It’s an unapologetic 91-minute popcorn flick that contains no less than three music video-styled montages. In a series that was once about an underdog pugilist taking advantage of an opportunity he really didn’t deserve, this fourth entry is far more concerned with simply pleasing its audience.
And I think Paulie fucked a robot.
Wrapped heavily in a blanket of baby oil-soaked propaganda, ROCKY IV (1985) ended up redefining what it meant to be ‘so bad, it’s good’. Riding a wave of over-the-top patriotism, and backed by one of the greatest soundtracks EVER, this movie pulled no punches (my apologies) as it captured the hearts and minds of millions.
Make no mistake, though: This is not a great film. Compared to the original Best Picture Oscar winner, ROCKY IV is a heavily-edited MTV product that replaces character development and drama with ‘Red Fear’ and John Cafferty. From the aforementioned robot to “Living in America” to the (retroactive) brain-damaged speech that ended The Cold War, every aspect of this movie is purposefully outrageous. And, yes, it absolutely works.
[SIDE NOTE: The ROCKY IV soundtrack features, at least, three songs that could instantly replace the national anthem. And, yet, it won the Razzie for “Worst Musical Score.”]
“Throw the damn towel!”
In late-August, Sylvester Stallone took to social media to announce the release of a ‘Director’s Cut’ (in recognition of ROCKY IV’s 35th anniversary). The original cut of the movie ran about an hour longer than the theatrical release — which remains the shortest of the series. Not surprisingly, the removal of this footage is why the gap-filling montages are so prevalent (making up, approximately, a third of the film). The ‘Director’s Cut’ is expected to add more Ivan Drago (Dolph Lundgren) dialogue and extended fight scenes; while eliminating the often-maligned SICO robot.
[Bizarrely, the move to cut out SICO will have financial ramifications because the International Robotics, Inc. creation is a full-fledged member of the Screen Actors Guild (and, therefore, entitled to residuals).]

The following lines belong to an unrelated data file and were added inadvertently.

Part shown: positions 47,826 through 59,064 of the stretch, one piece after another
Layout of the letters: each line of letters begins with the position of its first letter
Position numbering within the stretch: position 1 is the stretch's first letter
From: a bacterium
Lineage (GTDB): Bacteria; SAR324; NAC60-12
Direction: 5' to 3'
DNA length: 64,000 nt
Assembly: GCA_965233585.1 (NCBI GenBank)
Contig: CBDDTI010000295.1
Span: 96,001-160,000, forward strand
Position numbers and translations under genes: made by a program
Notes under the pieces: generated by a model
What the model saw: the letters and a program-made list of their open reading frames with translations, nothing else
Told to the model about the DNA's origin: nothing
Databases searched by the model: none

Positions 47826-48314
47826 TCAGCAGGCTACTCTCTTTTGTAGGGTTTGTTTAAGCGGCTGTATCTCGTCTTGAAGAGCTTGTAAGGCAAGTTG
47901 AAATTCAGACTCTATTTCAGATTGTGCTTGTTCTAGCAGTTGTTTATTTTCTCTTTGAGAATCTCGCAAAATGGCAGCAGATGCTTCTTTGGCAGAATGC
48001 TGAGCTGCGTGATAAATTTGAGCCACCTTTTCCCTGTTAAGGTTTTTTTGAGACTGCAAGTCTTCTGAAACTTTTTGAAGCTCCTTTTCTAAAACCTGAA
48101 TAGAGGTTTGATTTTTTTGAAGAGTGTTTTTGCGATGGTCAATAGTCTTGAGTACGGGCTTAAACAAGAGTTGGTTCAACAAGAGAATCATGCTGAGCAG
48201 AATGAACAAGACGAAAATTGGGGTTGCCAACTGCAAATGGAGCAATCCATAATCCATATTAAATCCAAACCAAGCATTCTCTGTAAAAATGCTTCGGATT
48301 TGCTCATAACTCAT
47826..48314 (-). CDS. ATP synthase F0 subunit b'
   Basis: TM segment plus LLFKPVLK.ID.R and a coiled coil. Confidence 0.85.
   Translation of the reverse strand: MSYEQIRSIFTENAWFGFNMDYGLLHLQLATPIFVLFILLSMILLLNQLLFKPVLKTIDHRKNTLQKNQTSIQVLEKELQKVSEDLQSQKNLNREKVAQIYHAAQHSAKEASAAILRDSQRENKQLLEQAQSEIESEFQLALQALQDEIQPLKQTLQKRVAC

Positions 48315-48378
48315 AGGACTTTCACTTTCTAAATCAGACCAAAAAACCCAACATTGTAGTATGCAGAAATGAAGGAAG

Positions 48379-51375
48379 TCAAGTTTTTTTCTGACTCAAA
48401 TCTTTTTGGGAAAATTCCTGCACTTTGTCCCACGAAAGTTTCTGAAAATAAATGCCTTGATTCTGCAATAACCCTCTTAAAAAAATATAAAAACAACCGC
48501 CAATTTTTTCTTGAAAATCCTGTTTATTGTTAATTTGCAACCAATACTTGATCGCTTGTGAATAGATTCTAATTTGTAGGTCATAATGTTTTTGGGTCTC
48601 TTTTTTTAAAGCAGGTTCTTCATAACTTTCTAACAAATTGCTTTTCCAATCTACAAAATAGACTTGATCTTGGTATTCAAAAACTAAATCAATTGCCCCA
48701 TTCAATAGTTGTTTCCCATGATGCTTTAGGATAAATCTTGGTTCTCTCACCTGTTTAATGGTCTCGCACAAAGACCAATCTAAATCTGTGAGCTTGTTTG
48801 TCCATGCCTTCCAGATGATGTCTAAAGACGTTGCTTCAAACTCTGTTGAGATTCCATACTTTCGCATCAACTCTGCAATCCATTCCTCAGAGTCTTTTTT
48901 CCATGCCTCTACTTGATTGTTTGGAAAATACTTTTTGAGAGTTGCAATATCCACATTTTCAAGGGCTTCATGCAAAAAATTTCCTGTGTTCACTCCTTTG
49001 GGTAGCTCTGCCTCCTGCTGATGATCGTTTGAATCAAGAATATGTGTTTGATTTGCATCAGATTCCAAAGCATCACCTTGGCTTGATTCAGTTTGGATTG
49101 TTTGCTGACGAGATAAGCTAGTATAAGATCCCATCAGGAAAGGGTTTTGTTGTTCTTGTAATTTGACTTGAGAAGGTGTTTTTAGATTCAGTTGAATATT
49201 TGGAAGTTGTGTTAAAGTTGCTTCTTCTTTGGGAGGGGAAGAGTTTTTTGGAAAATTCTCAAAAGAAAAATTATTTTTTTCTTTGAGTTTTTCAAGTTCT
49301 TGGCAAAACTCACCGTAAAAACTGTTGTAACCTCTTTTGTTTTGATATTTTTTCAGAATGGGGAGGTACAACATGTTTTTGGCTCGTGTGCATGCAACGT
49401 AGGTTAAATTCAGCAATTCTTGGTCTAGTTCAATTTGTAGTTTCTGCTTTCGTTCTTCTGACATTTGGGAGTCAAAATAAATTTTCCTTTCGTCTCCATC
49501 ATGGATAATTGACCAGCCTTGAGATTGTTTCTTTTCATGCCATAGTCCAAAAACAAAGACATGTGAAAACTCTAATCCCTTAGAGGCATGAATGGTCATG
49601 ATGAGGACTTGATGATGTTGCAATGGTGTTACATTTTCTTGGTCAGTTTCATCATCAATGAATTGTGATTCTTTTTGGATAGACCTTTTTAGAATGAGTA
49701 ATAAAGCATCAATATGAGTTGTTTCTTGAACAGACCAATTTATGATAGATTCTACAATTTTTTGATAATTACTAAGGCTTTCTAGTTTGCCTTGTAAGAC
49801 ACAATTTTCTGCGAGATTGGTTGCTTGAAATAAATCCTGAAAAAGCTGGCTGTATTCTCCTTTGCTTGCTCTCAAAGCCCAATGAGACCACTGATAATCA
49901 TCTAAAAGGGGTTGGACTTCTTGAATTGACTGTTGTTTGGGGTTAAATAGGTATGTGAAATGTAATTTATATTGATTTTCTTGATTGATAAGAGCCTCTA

The secret ingredient here, and the reason why this all works, is Ivan Drago. Originally dismissed as being too tall and slender, the 6’5” Lundgren was the perfect foil to Stallone’s Balboa (quite similar as to how Andre the Giant was Hulk Hogan’s greatest threat). Able to trick American audiences into believing he was Russian, the Swedish actor wisely chose to play Drago as a inexpressive silent-type who lets his punches do all the talking. Even still, Lundgren arguably delivers the two most notable and recognizable lines of the entire franchise — “If he dies, he dies” and “I must break you.”
[In addition to the opening scene of the American and Russian gloves colliding — and that split-second shot of the Russian glove breaking in half before falling to the ground — it’s awfully curious to see how little visible damage Rocky shows compared to his earlier fights against Apollo Creed (Carl Weathers).]
“You can’t win!”
Talia Shire, the heart and soul of the 1976 classic, is given little to do in this installment. Even for long time fans of the original ROCKY, it might be a little surprising to realize it was actually a love story disguised as a boxing movie. The final scene is of a bloodied and battered fighter who just went the limit with champion Apollo; and Rocky’s only concern in his greatest professional moment is to be with Adrian. Their in-ring declaration of love that drowns out the rest of the world — including the announcement that Creed won a split-decision — is, honestly, one of the most skillfully-crafted moments in movie history.
And, in this one, Adrian is reduced to the ‘hero’s ungrateful nagging wife’ stereotype the ‘80s made famous. It’s a sad waste of both a talented actress and an iconic character (that will, embarrassingly, be topped two movies later). Still not as bad as fucking a robot, though.
Three and a Half out of Five Beers*.
*It’s Five Beers. You know it. I know it.